Once your GEDCOM is uploaded, you can also visualize tree completeness in other ways, such as the fan chart shown in Figure 6.
One drawback to both of these gap visualization methods is that they overestimate tree completeness, since my GEDCOM contains some “hypothetical” ancestors, and also quite a few women whose maiden surnames are not known. For example, this chart, and the one in Figure 5, indicate that all but one of my 64 4x-great-grandparents have been identified, whereas my chart in Figure 1 shows six gaps at that level. That’s because the standard GEDCOM tree completeness calculation considers an ancestor to be “identified” if only a first name is known, so both Małgorzata (__) Naciążęk and Marianna (__) Kowalska are “identified,” along with Christiana (__) Hodgkinson. My GEDCOM also includes three hypothetical ancestors whom I’ve added to my tree while I’m gathering data to test those hypotheses: the parents of Robert Walsh, and the father of Catherine Grant. The only 4xGGP who is truly unidentified, according to the GEDCOM tree completeness calculation, is the mother of Catherine Grant, who is completely blank in my tree, without even a hint of speculation.
Of course, DNA Painter offers a way to rectify this by offering additional “Dimensions” which can be overlaid to the tree. These include aspects such as country of birth, age at death, birth century, and even zodiac sign (western and Chinese), as well as research level. The Research Level dimension adds six levels of ancestral profiles, based on a “level-up challenge” posted by genealogist Yvette Hoitink in a blog post.
And Now a Word from Our Sponsors…
However you choose to visualize gaps in your family tree, it’s a helpful exercise to take stock of those gaps from time to time. But what do you do about those missing branches when you find them? The good news is that there’s hope for all of us: digitization efforts are bringing collections of historical documents from around the world online, offering easy access, and DNA testing is opening doors that were once thought to be permanently closed. Sometimes a fresh outlook is all that’s needed—a willingness to try some new strategies and resources, and an opportunity to brainstorm your brick walls with like-minded genealogists over a cup of coffee.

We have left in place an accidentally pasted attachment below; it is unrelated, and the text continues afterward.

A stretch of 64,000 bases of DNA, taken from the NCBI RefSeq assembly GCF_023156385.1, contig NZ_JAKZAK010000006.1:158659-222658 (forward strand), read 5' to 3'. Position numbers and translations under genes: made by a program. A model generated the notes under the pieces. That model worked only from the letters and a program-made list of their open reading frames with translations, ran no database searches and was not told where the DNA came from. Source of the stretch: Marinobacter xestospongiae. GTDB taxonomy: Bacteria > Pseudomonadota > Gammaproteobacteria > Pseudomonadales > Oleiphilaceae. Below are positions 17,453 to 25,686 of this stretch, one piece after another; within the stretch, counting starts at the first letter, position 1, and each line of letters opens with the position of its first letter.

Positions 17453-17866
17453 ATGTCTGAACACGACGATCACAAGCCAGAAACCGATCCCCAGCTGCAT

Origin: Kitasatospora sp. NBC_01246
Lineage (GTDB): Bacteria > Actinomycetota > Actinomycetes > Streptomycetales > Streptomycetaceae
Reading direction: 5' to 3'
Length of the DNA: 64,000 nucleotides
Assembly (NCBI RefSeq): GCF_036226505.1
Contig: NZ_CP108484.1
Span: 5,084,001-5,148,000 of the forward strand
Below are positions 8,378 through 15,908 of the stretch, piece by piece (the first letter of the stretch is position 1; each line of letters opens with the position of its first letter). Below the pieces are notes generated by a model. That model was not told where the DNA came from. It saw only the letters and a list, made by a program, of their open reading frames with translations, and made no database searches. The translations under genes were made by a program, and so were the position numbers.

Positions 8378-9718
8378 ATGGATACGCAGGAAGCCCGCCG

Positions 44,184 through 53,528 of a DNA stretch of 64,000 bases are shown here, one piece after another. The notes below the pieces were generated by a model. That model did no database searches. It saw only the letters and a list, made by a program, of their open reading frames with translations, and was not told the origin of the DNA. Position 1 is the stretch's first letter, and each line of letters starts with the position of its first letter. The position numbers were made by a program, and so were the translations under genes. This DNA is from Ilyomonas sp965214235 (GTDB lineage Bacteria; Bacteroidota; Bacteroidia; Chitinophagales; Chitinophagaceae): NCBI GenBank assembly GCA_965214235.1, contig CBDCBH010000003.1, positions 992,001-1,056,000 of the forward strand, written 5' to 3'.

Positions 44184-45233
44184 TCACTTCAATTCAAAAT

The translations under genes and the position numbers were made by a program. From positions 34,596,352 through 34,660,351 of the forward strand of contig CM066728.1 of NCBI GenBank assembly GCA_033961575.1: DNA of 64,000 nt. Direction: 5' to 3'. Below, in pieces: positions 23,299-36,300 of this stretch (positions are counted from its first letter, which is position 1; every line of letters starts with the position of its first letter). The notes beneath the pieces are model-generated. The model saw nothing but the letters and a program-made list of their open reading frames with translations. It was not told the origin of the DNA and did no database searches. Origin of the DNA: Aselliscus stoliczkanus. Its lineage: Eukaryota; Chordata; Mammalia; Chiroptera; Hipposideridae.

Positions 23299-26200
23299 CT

Where does one go to learn about the latest genealogy methodologies and resources, and hang out with fellow family historians? Why, the 17th New England Regional Genealogical Conference, of course! NERGC is a biennial conference, organized entirely by volunteers, that will take place from May 3–6, 2023, in Springfield, Massachusetts. I’ve been attending and volunteering with NERGC conferences since 2015, and it’s a seriously good time. The 2023 conference will offer over 100 presentations, 7 workshops, a large exhibit hall, special interest group meetings (including Polish/Eastern European), a genealogical Society Fair, and an Ancestors Road Show, where researchers can sign up for free, 20-minute consultations with professional researchers representing a variety of specialties.
The theme for this conference is, “Missing Branches Are Not the End of the Line,” which means that our program committee has selected the presentations with an eye toward helping genealogists break through those brick walls, and fill in those missing branches. I’m excited to be presenting the lecture, “Breaking Through Brick Walls with Cluster Research,” and I’d love to meet some of you there. Conference registration should be opening soon; in the meantime, you can sign up for our Ezine to make sure you don’t miss any news and updates. Happy researching, and I hope to see you in Springfield in May!
© Julie Roberts Szczepankiewicz 2022
2 thoughts on “Mind the Gap: Missing Branches in the Family Tree”
Thanks once again, Julie. I made a chart similar to yours but prefer the one you made so I will work on that today. Also, thanks for the heads up on the NE Genealogical Conference in May. I’ll put that on my calendar!
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I’m happy to hear that you like the chart, Ceil! Looking forward to seeing you at NERGC in May!